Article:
What would a town hall on race look like? I am pondering the question because I was recently asked to help organize and participate in a series of such discussions across the country and for the life of me I can’t understand what the purpose would be.
I am not one that believes Americans do not talk about race or that we are cowards when it comes to the issue. Americans chatter about race all the time. After football, analyzing the issue of race seems to be our national pastime. I suppose it’s to be expected as the issue of race and racial equality is woven into the fabric of our country. But we have a very particular and stubborn framework within which we discuss the issue – race equals virtue.
For example, the President’s recent Supreme Court nomination was more about race than it was jurisprudence – Justice Sotomayor’s race, her views on race and, once seated on the court, whether members of her ethnic group will now favor one political party over the other.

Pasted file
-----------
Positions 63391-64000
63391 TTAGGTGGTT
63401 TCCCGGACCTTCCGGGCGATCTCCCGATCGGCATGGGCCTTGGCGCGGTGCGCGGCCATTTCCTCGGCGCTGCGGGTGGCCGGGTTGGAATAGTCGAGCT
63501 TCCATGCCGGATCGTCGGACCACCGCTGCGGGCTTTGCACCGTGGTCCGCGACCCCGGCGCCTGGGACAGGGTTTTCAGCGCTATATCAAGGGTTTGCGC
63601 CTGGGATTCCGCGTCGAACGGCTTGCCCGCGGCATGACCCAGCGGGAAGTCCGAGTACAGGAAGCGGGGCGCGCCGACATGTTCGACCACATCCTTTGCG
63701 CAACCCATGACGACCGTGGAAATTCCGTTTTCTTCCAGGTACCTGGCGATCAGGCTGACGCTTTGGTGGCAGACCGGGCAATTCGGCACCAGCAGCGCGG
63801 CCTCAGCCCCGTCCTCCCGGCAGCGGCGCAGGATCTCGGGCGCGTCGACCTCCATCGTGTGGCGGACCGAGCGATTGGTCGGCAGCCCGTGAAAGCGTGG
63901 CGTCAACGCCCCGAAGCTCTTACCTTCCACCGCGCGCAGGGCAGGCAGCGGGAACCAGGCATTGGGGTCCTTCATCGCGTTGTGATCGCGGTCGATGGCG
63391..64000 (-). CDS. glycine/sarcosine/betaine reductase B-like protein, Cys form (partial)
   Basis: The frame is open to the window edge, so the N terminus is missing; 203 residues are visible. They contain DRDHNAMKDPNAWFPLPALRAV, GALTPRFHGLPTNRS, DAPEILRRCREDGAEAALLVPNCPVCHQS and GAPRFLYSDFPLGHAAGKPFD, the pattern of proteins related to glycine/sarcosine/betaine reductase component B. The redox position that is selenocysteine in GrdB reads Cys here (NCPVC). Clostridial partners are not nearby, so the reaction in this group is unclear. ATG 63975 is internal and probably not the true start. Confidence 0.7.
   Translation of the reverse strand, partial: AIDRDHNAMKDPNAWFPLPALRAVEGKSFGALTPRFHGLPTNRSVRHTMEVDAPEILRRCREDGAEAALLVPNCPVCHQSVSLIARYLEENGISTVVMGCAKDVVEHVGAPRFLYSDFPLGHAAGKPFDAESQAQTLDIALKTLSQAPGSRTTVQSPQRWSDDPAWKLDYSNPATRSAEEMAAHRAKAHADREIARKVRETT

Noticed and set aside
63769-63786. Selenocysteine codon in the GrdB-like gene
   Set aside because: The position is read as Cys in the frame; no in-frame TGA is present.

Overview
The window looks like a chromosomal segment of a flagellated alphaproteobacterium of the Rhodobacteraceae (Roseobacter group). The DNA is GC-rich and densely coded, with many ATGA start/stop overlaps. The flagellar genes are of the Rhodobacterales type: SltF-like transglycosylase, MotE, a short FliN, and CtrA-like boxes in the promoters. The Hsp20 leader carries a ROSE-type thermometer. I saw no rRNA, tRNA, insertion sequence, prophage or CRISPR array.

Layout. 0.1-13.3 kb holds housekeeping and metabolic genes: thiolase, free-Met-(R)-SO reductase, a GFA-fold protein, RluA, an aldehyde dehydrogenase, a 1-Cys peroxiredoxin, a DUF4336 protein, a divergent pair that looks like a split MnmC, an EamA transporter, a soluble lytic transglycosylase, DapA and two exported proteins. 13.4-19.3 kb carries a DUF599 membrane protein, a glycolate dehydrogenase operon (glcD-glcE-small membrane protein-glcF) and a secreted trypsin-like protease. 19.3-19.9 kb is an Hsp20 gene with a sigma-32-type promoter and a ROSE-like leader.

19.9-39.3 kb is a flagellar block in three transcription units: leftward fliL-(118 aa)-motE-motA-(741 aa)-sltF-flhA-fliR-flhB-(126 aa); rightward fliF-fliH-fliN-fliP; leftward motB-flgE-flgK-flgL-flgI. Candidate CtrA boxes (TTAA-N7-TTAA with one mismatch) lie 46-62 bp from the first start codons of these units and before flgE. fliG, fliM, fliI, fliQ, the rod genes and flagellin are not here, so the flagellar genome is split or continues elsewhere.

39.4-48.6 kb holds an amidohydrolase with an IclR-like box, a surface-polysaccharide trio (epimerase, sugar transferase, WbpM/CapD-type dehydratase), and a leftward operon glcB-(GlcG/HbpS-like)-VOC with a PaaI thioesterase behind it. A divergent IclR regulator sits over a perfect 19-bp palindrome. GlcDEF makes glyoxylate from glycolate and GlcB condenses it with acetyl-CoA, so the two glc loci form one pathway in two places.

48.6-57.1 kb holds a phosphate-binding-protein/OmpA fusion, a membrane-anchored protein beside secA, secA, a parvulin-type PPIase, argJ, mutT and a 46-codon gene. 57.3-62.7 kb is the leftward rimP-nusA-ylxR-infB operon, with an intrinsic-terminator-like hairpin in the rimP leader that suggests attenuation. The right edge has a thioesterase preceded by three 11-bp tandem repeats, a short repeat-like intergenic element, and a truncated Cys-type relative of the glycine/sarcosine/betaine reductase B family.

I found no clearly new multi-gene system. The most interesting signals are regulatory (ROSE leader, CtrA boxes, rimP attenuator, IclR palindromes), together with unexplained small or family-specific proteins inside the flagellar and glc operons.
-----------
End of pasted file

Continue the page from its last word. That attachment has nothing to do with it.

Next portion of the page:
Republican Party leaders are staying up late at night trying to figure out how to attract more voters of a particular race. We can’t even discuss healthcare without it first passing through the racial sieve. The president has introduced the specter of “discrimination” to sell his plan to nationalize healthcare and new Left intellectuals are now claiming that socialism is new code for the N-word. [Just so we are clear: socialism is code for socialism. The attempt to link opposition to policies perceived to be socialist (and in many instances they are in fact) to the scourge of racial hatred is despicable racial exploitation for the purposes of political gain. But I digress.]
I am told perhaps once a week by some angry Black or new liberal white reader that Black people are unwanted in America and that my respect for the founding principles (and opposition to the Democratic Party) is evidence of my racial self hatred.